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Interview with PBLA Instructor Computo on his Work for ‘Operator’ Film Score

One of the things that sets Point Blank apart is the quality of our expert instructors. Our team in Los Angeles is no exception. Each of our instructors is selected for their combination of talent, music industry experience and tangible success – which they pass on to you in the classroom. Joe Caputo aka Computo, a Hollywood-based producer and sound designer with a serious addiction to modular synthesis has been teaching the Sound Design module of our Complete Music Production & Sound Design course at PBLA for over 2 years now. Having worked for 6 years at Native Instruments, he trained artists like Zedd, Flying Lotus and A-Trak in the specifics of Maschine and Komplete. Now Computo is focused on modular synth composition and sound design, co-founding the CNTRPNT modular workshop series, as well as being involved in the Voltage Control Lab, a platform that he’s created for both new and experienced modular synth enthusiasts to learn about their instruments and take control of their sound.

COMPUTOComputo is one of our expert instructors at Point Blank Los Angeles, and he’s worked with Flying Lotus, A-Trak and Zedd

Joe recently worked on the score for the film Operator, directed by Logan Kibens and scored by Sage Lewis. We caught up with Joe to get the low-down on what it was like working on the film:

What was it like working with Sage Lewis? How did you find your skills complimented his?

Sage is a very talented composer. A close friend connected us, knowing that Sage was looking for someone who could recreate and reimagine certain sounds (that he had created in Ableton) in an analogue instrument. The process was quite enjoyable, Sage and I had an instant rapport and working together was easy. (It is not always easy, every gig is different!) He knew what he wanted from the recording sessions, but was always looking for input and creative expression. 

How did you find the experience with film scoring as opposed to your own productions?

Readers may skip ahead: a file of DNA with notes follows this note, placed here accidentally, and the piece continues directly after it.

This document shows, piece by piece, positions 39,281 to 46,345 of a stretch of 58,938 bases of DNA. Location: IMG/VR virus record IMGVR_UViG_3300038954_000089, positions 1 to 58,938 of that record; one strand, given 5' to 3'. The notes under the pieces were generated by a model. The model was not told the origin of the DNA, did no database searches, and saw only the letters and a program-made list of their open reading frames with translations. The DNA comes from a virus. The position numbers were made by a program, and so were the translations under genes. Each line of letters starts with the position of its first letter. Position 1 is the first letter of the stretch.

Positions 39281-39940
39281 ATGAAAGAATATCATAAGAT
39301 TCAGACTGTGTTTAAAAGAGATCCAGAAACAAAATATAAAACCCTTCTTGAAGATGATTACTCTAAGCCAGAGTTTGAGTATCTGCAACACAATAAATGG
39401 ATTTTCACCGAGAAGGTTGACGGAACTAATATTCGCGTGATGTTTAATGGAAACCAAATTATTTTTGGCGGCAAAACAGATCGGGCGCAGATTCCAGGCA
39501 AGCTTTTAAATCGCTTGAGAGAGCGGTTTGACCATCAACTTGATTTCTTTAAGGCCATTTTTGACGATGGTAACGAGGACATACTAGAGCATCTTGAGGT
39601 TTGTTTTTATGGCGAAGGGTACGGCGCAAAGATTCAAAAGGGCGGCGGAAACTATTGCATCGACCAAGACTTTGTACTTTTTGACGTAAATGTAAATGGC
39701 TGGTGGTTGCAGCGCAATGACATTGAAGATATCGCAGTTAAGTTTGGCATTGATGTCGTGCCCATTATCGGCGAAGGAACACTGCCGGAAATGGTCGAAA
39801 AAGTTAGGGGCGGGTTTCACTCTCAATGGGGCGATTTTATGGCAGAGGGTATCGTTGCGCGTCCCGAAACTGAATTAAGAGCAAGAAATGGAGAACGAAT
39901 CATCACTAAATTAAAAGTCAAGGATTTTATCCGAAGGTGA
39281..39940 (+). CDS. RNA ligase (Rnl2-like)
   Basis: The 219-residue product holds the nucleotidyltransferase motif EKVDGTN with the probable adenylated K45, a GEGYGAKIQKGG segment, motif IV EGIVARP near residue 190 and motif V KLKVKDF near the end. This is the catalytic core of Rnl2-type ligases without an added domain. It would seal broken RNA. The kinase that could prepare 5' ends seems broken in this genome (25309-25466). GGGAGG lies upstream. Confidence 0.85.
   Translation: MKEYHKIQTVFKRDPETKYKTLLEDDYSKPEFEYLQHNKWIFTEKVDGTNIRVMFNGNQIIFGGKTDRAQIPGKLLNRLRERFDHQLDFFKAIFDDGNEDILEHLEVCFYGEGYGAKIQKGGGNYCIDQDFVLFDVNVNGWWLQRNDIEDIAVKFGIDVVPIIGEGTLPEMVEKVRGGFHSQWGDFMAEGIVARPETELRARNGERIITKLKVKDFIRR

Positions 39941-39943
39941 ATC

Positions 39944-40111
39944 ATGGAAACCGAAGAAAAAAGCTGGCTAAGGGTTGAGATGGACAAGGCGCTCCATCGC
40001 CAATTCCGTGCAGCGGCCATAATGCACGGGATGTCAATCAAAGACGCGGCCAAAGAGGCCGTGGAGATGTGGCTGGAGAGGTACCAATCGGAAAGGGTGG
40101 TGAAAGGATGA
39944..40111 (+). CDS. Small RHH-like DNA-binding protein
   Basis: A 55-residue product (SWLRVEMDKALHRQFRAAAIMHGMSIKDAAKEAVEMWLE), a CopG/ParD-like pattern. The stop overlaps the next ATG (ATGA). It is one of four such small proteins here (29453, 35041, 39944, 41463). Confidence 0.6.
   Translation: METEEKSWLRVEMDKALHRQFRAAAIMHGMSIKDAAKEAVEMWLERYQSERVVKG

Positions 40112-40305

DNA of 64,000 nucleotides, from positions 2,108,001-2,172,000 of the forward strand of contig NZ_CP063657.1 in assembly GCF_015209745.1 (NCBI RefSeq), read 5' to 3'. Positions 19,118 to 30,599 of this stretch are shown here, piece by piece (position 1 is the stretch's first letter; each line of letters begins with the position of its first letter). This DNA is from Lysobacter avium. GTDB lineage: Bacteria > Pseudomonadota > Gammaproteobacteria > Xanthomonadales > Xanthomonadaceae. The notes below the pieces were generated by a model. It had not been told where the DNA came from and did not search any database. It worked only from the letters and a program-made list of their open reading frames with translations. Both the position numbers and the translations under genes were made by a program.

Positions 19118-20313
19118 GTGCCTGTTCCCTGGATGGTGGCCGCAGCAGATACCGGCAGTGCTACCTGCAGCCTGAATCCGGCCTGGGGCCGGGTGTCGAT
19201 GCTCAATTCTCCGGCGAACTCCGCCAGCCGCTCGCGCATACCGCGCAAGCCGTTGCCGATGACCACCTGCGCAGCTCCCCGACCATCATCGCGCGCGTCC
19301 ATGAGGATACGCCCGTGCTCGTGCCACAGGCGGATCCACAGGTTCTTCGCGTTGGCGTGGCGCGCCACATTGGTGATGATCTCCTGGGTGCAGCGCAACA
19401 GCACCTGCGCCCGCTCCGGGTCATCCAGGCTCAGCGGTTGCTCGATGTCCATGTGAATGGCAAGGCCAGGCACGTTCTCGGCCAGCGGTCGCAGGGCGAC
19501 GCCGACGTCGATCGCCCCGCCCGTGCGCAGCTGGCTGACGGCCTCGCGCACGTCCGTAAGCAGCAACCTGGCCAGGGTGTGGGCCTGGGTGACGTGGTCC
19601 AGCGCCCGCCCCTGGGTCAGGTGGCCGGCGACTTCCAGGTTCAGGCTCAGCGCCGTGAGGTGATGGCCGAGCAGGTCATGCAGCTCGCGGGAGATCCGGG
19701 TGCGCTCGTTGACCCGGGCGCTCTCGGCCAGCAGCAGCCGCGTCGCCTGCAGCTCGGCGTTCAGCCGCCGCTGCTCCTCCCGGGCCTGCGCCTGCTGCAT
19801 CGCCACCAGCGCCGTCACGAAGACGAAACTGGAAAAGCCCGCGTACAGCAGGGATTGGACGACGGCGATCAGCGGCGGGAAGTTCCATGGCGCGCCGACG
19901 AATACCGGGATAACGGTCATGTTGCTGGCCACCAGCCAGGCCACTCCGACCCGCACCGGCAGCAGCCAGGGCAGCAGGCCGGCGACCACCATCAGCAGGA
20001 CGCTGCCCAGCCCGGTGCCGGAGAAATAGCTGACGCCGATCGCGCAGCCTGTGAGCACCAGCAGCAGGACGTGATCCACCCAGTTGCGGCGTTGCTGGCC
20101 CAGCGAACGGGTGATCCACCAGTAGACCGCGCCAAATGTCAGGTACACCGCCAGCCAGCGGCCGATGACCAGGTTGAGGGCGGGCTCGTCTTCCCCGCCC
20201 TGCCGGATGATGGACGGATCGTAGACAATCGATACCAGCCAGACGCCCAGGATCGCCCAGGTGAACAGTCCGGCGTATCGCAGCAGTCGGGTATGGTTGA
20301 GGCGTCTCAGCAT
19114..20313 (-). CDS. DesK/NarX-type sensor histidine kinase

There is something liberating about contributing to a project that is larger than oneself. It can also be frustrating and nerve-racking. It is gratifying to be able to focus energy towards what you do best. But you have the added pressure of knowing that other people are depending on you, which we solo artists so handily avoid most of the time. This type of work also has many more demands than composing your own music. The composer may not be happy with a take that you are happy with. The director may not be happy with something the composer did. So you have to be ready to make revisions, and humble enough to accept criticism when it comes up. Fortunately, this gig went extremely smoothly!

Sage compares you to the main character in the film, did you identify with him in any way?

I’m a huge fan of Martin Starr, (if you like Silicon Valley, you have to see Party Down) so connecting with the character was easy. When I think about it, there are some parallels… I started playing classical instruments, shifting more and more towards the modern, synthetic side of things over the course of the last 20 years. Maybe that’s not so unique, but at least I’ve had a slower downward trajectory towards techno-mania than Joe in the film… Maybe.

Can we hear your work in other films/TV shows? If so which?

A few years ago, I created a Moombahton remix of “Fire” by Yael Meyer, an incredible Chilean singer. The track was placed in the earthquake disaster film “Aftershock” from Nicolas Lopez and Eli Roth. 

What other projects are you working on at the moment that you can tell us about?

I’m constantly creating content for my online modular synthesis resource, Voltage Control Lab. That is taking up quite a bit of my time, though I’m working on a modular synth album and working on a few secret projects, as well…

What piqued your interest in Modular Synthesis?

I started learning synthesis in 2001 in a virtual modular environment, the Nord Modular. I quickly became obsessed with Max, and programming audio and video applications. When I started experimenting with Eurorack and hardware modular synthesis, it felt like the full realisation of all these techniques and concepts that I had been exploring in the virtual world. With the Eurorack format growing in popularity, it is an extremely exciting (if tiny) sector of the music industry.


If you want to come to our school in Los Angeles and learn from Computo and our team of expert instructors in Los Angeles, check out our full range of courses in LA. Each production station at PBLA is fully equipped with Native Instruments’ Komplete Kontrol S-Series keyboard, Ableton Push, AIAIAI TMA-2 Studio headphones and more, meaning you’re learning on the most up to date equipment.

Every production station at PBLA comes with NI’s Komplete Kontrol S-Series keyboard, Ableton Push, AIAIAI TMA-2 Studio headphones and more

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